A good way to get the hang of Agile is to perceive it as a sum of its roles, ceremonies, and artifacts. We will refer to the latter two as tools because they forward communication and promote collaboration. In other words, they are stepping stones to successful Agile adoption.
You should know right away there are many different moving parts that need to fall together. It is a long way there, but the benefits that wait down the road are many. Communication tools for projects using Agile methodology help you evaluate prior work to make changes for the future. They maximize transparency of vital information and communicate project progress to all stakeholders.
So, here is how to make the most of these resources and take your game to the next level.
Meetings and Ceremonies
Face-to-face communication is the cornerstone of any Agile approach.
One aspect of it is informal and encompasses impromptu and chance encounters. They are excellent opportunities for knowledge and idea sharing. But, to really work, these channels must be supported by an open corporate culture.
This is also true for more official agile meetings. They are also called ceremonies, the main activities that govern day-to-day operations at the organization. They vary in terms of their specific purpose and duration.
So, let us dive in.
- First off, we have a Sprint Planning meeting. This event disseminates important practical details to the whole team and sets objectives for the upcoming Sprint. Together, the entire Scrum Team will decide on what to do over the course of the upcoming Sprint and how to do it.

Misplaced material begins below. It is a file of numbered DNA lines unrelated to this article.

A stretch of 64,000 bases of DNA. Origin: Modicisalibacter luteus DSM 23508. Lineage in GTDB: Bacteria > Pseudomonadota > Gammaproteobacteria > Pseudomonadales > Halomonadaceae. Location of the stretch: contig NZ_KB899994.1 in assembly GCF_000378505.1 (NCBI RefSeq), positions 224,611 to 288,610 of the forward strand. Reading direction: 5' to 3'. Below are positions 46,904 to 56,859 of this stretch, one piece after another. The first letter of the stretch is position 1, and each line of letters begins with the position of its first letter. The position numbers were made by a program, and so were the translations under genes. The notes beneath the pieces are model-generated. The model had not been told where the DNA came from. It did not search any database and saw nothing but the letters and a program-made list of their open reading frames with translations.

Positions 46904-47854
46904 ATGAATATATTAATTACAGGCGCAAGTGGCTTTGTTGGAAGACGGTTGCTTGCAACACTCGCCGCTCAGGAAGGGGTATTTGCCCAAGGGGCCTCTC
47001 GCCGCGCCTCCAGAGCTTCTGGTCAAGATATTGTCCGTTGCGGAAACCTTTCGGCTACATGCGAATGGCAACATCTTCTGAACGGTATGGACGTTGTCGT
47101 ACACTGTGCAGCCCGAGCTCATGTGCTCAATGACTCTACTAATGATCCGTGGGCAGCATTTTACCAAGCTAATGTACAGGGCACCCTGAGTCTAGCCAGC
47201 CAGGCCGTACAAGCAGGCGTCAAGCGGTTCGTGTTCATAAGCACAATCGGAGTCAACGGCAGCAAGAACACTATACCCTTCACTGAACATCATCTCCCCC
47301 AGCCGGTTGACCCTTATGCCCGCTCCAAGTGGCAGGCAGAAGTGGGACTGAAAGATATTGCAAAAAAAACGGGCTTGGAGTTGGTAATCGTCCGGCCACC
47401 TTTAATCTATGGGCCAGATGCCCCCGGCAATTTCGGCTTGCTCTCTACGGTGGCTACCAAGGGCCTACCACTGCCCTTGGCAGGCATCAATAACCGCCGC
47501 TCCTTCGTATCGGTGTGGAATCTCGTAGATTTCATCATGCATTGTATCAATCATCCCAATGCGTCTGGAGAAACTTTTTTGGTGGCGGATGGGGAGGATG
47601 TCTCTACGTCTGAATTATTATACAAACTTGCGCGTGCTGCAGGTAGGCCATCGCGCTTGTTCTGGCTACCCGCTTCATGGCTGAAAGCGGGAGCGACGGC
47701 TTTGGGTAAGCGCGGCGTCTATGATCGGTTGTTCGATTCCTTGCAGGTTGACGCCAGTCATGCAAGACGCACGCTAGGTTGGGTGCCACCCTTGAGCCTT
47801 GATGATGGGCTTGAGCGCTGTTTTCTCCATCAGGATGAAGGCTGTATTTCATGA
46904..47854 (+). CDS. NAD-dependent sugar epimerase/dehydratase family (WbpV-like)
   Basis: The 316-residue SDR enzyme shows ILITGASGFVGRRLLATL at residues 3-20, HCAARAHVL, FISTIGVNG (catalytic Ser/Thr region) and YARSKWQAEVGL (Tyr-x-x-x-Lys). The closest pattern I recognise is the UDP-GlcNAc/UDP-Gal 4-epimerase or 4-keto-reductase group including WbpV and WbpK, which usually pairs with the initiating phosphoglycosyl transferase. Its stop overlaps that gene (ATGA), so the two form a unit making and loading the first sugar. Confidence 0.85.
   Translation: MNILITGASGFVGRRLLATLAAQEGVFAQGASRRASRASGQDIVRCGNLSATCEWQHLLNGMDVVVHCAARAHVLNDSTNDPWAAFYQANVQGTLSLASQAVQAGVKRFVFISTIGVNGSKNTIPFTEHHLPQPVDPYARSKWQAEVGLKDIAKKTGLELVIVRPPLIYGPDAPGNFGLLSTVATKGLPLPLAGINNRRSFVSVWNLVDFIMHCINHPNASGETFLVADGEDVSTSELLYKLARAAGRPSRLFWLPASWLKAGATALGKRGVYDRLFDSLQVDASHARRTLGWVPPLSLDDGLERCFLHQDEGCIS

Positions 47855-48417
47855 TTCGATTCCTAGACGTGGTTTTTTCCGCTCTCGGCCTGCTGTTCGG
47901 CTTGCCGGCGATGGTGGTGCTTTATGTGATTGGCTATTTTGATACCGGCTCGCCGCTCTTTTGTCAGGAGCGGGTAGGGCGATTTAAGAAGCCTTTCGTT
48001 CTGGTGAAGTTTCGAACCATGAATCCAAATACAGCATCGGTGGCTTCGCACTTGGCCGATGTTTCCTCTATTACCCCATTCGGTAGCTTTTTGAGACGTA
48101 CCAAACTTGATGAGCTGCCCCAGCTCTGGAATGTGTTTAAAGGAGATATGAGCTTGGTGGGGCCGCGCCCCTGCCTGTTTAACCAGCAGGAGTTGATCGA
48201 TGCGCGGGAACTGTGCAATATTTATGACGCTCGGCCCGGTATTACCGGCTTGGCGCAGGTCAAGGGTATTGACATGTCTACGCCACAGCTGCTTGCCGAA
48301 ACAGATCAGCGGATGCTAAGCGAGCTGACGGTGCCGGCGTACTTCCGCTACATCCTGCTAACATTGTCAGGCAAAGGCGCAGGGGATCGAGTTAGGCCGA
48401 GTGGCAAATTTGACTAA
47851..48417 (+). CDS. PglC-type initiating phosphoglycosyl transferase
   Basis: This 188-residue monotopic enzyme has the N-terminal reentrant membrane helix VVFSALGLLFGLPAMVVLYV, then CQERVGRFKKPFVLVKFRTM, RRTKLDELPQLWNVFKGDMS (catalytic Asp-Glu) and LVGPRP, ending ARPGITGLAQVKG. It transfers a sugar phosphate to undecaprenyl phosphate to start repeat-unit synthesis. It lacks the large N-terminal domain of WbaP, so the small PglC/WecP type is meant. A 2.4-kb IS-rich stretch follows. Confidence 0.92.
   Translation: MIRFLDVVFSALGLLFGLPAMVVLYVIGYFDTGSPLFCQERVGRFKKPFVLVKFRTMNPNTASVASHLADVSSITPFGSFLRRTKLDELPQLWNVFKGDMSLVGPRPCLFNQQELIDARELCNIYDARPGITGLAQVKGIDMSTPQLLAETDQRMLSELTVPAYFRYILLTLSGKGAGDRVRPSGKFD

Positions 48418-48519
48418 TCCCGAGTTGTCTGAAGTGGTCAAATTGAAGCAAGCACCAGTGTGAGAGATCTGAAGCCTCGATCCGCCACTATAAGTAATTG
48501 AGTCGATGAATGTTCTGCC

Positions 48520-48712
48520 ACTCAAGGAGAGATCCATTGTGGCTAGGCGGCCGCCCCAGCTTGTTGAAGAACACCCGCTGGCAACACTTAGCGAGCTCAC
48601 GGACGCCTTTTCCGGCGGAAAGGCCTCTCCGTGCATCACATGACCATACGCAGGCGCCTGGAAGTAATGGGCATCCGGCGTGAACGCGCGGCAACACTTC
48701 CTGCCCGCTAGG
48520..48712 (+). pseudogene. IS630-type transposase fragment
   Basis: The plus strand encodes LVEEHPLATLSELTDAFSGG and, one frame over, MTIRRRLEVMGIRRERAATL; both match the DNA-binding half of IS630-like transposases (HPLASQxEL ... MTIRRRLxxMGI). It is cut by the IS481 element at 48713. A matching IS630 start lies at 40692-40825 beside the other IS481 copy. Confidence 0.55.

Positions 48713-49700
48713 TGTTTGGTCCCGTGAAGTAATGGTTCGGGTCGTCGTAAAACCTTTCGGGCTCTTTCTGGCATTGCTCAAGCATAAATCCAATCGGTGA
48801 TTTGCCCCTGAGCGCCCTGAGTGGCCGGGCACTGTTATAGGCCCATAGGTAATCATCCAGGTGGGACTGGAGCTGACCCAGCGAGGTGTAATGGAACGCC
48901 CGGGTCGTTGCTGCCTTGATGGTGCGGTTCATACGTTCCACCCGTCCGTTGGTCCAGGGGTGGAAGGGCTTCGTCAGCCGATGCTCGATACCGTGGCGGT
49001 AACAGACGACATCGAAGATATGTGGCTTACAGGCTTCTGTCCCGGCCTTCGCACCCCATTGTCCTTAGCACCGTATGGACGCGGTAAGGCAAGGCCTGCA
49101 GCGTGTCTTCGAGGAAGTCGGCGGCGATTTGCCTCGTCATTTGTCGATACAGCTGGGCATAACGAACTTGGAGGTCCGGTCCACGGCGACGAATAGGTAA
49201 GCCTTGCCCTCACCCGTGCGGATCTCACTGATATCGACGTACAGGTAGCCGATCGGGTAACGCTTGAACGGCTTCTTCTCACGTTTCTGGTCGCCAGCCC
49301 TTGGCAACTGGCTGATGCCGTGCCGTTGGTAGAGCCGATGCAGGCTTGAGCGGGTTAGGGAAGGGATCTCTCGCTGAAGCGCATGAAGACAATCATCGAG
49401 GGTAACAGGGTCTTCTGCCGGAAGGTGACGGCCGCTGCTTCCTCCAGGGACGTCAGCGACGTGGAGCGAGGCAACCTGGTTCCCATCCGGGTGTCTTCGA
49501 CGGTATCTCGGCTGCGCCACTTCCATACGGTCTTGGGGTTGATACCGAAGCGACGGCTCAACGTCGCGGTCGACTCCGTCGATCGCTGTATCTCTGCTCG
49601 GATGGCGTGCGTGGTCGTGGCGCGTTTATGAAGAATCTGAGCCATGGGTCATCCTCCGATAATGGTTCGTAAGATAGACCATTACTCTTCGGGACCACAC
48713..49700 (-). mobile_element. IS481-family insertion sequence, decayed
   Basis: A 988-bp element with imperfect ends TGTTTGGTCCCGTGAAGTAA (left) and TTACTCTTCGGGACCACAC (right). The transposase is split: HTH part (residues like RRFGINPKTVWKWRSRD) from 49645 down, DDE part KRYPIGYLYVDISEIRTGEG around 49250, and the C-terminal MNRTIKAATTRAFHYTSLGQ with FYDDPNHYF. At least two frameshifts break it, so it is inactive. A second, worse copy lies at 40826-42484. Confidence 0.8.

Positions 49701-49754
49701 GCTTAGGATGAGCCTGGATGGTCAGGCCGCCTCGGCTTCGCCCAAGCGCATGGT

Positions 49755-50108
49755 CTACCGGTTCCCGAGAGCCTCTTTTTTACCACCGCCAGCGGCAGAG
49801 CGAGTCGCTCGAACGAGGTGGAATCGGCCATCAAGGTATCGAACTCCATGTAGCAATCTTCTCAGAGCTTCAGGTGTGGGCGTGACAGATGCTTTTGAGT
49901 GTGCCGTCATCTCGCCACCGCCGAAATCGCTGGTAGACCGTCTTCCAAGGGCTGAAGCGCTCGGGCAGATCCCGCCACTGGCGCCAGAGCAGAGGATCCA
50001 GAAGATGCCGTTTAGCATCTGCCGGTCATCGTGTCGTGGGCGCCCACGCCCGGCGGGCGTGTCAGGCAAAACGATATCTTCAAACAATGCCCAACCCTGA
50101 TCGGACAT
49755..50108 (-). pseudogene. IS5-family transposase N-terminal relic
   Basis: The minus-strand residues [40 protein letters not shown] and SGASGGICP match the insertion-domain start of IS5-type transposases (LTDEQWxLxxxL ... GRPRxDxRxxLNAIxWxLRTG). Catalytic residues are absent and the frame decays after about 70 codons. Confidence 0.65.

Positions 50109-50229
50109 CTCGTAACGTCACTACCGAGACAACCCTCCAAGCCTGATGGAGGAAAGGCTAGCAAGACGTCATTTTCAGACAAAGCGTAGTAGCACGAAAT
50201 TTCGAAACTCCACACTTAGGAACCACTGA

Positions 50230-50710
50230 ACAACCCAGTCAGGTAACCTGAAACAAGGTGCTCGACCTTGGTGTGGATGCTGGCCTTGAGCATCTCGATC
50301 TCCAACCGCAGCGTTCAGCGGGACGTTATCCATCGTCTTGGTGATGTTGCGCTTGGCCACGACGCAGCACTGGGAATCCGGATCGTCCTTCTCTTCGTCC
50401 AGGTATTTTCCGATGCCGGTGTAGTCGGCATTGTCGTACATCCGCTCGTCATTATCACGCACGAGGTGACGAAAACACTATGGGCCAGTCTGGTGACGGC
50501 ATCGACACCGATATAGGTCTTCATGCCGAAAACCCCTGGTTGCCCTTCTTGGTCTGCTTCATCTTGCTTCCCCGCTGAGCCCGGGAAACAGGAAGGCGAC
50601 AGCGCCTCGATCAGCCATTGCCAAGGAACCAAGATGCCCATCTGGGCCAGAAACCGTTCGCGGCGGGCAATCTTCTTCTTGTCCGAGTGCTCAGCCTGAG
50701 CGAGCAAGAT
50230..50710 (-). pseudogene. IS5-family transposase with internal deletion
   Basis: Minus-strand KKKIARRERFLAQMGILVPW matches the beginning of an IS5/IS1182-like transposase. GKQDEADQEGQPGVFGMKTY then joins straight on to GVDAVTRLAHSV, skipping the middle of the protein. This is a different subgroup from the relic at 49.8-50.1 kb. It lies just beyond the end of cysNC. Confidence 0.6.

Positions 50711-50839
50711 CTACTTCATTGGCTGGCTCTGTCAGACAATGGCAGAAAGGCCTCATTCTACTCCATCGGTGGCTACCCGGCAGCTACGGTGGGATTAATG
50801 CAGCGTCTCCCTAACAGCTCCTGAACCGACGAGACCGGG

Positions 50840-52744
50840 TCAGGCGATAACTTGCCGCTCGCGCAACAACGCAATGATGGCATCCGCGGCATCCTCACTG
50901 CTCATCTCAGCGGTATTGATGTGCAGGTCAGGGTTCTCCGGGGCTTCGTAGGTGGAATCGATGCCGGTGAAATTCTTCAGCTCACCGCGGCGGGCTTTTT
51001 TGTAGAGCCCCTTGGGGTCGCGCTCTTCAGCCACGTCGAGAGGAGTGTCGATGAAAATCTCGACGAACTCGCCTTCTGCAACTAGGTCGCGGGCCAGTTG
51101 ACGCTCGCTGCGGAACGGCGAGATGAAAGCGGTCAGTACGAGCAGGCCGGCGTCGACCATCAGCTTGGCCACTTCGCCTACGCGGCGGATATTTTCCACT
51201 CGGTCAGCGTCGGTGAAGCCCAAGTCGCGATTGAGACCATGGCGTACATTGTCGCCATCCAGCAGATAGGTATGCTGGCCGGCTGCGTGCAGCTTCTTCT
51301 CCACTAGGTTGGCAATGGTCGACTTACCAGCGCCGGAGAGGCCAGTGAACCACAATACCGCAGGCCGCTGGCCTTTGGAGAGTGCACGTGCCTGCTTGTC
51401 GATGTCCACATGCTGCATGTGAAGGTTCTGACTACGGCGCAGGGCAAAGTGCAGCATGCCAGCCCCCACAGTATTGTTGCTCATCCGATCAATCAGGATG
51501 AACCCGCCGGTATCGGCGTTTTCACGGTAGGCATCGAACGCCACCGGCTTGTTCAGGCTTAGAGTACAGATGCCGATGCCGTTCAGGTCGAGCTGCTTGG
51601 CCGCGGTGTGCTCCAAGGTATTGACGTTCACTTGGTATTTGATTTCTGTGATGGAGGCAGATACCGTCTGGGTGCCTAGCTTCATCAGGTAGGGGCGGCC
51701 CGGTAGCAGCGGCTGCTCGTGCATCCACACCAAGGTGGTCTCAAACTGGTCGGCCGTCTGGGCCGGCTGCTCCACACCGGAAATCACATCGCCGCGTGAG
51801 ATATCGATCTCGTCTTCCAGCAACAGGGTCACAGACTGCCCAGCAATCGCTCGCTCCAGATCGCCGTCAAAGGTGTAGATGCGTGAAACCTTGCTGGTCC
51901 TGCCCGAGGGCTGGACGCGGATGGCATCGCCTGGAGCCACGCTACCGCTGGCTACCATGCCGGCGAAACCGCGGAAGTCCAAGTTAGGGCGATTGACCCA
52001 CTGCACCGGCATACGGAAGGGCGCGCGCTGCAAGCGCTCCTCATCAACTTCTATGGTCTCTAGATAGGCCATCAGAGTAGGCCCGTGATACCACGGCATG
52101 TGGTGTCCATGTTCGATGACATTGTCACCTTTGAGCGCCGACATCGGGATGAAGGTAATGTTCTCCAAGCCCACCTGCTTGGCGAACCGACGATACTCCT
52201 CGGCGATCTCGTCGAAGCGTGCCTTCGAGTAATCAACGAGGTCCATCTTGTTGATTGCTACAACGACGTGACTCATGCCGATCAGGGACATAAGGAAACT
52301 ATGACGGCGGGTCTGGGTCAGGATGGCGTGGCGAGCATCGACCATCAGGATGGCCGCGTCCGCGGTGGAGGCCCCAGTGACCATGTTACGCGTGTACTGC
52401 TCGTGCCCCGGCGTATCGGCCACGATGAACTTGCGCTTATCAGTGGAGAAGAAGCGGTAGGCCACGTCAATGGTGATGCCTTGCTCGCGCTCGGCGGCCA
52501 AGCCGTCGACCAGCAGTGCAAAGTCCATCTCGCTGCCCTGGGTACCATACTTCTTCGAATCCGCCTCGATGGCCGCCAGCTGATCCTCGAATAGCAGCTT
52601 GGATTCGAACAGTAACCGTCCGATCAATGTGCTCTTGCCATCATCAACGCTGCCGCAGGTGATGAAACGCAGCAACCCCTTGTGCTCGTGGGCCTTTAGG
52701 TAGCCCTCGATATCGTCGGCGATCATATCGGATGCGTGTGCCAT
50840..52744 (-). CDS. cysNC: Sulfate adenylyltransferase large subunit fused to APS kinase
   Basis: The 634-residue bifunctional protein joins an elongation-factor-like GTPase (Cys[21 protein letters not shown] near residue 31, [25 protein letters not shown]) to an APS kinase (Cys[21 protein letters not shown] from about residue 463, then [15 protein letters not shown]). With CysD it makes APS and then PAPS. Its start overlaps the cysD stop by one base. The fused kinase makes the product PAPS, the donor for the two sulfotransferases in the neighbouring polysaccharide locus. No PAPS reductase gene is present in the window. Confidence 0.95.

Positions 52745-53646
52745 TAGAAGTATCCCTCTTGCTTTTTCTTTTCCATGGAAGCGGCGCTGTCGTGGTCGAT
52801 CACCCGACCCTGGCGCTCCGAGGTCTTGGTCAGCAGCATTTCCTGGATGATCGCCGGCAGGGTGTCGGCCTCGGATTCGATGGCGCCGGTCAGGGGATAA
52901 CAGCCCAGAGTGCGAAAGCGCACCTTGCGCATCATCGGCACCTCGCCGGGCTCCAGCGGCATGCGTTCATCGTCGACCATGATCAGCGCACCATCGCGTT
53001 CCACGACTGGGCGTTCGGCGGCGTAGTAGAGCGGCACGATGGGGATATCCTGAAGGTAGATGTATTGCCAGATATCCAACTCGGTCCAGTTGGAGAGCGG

- Furthermore, Daily Scrum is a granular verbal meeting that lasts around 15 minutes. It is held every day of the Sprint and it enables the team to identify potential challenges and roadblocks. Members discuss what they did yesterday and what are they working on today. It is all about quick decision-making and getting the priorities straight.
- Sprint Review takes place at the end of a sprint and is often used to showcase working product to stakeholders. It goes beyond standard reports because it actually demonstrates the product’s market-readiness. A delivered increment is reviewed in the light of user stories and then accepted or rejected. Customers can also attend the meeting.
- During the Sprint Retrospective, different teams exchange their prior experience and revise work done so far. Based on the insights, they fine-tune the process (including people, relationships, and tools) for better outcomes in the future Sprints. This event occurs after the Sprint Review and before next Sprint planning. It wraps up one Sprint cycle.
- Note that there are various collaboration solutions that facilitate communication. These include sticky notes, whiteboards, digital collaboration platforms, etc. There are no hard rules here except one - they should always enhance and complement instead of replicating face-to-face interaction.
Artifacts that Promote Communication
Agile Artifacts provide structure and guidance to teams.
They are the objects generated in the development process, objects that hold crucial information. As such, they also serve as important communication channels. Although Scrum recognizes three main artifacts, we will include some other tools used in modern Agile frameworks.